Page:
Gayism In Stonewall
Orleans’ French Quarter, and New York’s Harlem and Greenwich Village. They cruised at speak-easys and were frequently sexworkers. During this period, if one was found out, one was not accepted. It was common to be imprisoned or committed to a psychiatric institution if found out.
More broadly, gay and lesbian literature was produced …show more content…
But by 1935, all references to homosexuality was banned in film. In the 1930s, Magnus Hirschfield, a
German sexologist who toured the U.S., advanced developments of transsexual medicine as well as social recognition of trans people, though this language wasn’t used during that time, but was squashed after the rise of the NAZI party in Germany. During World War
II, gay men and lesbians played a large role with serving in the military.To some extent, they were open as gay or lesbian, but were tolerated at this time, not accepted, because of the need for labor for the war effort. During this time, gay bars in port cities also were
established. Considering lesbians during this period, employment for women increased higher than any previous period so it created a context in which lesbians gained a better sense of independence. Gay men and drag queens were used for entertainment, like in musicals, for entertainment purposes to promote the war effort.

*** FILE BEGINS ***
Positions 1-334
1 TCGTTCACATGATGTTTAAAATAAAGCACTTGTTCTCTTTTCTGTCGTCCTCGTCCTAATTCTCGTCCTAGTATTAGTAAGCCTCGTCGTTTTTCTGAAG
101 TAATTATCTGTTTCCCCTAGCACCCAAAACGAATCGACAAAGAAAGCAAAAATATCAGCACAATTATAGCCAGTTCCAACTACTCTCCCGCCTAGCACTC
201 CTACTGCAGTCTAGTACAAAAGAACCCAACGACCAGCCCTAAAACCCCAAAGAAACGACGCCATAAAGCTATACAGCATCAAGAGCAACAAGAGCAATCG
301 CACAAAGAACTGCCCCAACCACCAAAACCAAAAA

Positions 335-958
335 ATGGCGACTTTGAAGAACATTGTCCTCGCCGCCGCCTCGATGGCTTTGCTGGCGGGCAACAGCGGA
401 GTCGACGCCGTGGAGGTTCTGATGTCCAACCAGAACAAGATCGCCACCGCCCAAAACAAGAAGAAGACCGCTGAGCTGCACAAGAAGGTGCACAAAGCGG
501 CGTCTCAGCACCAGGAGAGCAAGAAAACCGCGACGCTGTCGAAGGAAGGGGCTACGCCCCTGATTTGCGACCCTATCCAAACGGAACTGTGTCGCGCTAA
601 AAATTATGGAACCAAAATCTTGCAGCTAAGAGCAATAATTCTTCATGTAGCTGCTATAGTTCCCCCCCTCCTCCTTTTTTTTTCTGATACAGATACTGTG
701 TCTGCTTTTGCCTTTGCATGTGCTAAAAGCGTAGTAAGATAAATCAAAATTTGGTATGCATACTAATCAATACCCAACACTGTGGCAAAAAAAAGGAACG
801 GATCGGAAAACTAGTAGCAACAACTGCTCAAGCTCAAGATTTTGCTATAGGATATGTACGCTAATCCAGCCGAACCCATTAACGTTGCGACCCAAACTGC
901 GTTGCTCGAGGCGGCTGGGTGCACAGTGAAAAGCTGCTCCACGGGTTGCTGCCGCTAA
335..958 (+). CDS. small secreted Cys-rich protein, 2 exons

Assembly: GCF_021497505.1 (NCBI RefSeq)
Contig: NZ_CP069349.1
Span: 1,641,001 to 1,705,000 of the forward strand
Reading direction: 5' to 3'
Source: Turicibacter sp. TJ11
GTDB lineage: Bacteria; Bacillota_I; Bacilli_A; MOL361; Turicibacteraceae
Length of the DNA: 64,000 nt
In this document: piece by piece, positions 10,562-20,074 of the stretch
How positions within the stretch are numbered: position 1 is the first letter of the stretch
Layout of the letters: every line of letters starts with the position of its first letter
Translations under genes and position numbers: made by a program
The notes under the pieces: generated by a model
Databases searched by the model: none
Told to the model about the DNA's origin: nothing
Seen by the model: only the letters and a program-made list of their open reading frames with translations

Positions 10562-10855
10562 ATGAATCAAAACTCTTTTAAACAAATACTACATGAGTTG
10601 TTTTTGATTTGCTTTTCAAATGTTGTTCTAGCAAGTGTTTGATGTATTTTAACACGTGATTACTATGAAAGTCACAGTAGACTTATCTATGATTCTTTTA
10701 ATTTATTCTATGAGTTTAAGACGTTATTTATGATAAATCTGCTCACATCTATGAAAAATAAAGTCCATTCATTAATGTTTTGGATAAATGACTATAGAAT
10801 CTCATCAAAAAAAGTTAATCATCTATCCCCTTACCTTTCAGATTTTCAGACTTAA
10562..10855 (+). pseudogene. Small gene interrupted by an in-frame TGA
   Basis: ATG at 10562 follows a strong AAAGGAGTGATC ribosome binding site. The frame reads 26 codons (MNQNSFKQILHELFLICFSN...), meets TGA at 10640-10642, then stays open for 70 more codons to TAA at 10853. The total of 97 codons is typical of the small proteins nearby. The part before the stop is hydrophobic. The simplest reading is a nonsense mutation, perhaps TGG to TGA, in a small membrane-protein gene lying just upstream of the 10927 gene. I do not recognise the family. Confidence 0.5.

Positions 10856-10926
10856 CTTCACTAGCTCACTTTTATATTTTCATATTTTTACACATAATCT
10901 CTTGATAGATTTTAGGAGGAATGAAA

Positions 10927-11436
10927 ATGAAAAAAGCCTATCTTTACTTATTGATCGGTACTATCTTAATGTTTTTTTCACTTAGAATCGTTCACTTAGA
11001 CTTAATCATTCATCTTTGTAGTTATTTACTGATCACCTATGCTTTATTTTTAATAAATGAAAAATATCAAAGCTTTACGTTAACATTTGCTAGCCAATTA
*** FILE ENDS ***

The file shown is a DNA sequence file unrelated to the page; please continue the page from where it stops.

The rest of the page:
In the ‘40s following the war, there was a trend of film showings at late night theaters that had gay overtones that was beginning of what turned into the gay …show more content…
Gay men and lesbians were widely perceived as Soviet spies, and when gay employees were tried, they were often coerced to incriminate others. An executive order was also drafted signed by former president Harry Truman that banned gay people from engaging in U.S. intelligence operations.
In the ‘50s, one difficult thing to navigate for gay men and lesbians was the social pressure to marry into heterosexuality and to bear children, as that was a normalized lifestyle and anything that strayed from that was coded as pathological. Also, in the ‘50s, the first gay organization, known as the Mattachine Society was founded by a small group of gay men in L.A. such as Harry Hay and Chuck Rowland. The group focused on sponsoring discussion groups and fighting police entrapment, as it was a repressive time for gay people within the political atmosphere of McCarthyism. During this decade, the first gay magazines were established like the Mattachine Review and One. In 1955, Del
Martin and Phyllis Lyon formed Daughters of Bilitis, a women’s organization whose
primary goal was to educate and outreach to their members and the general public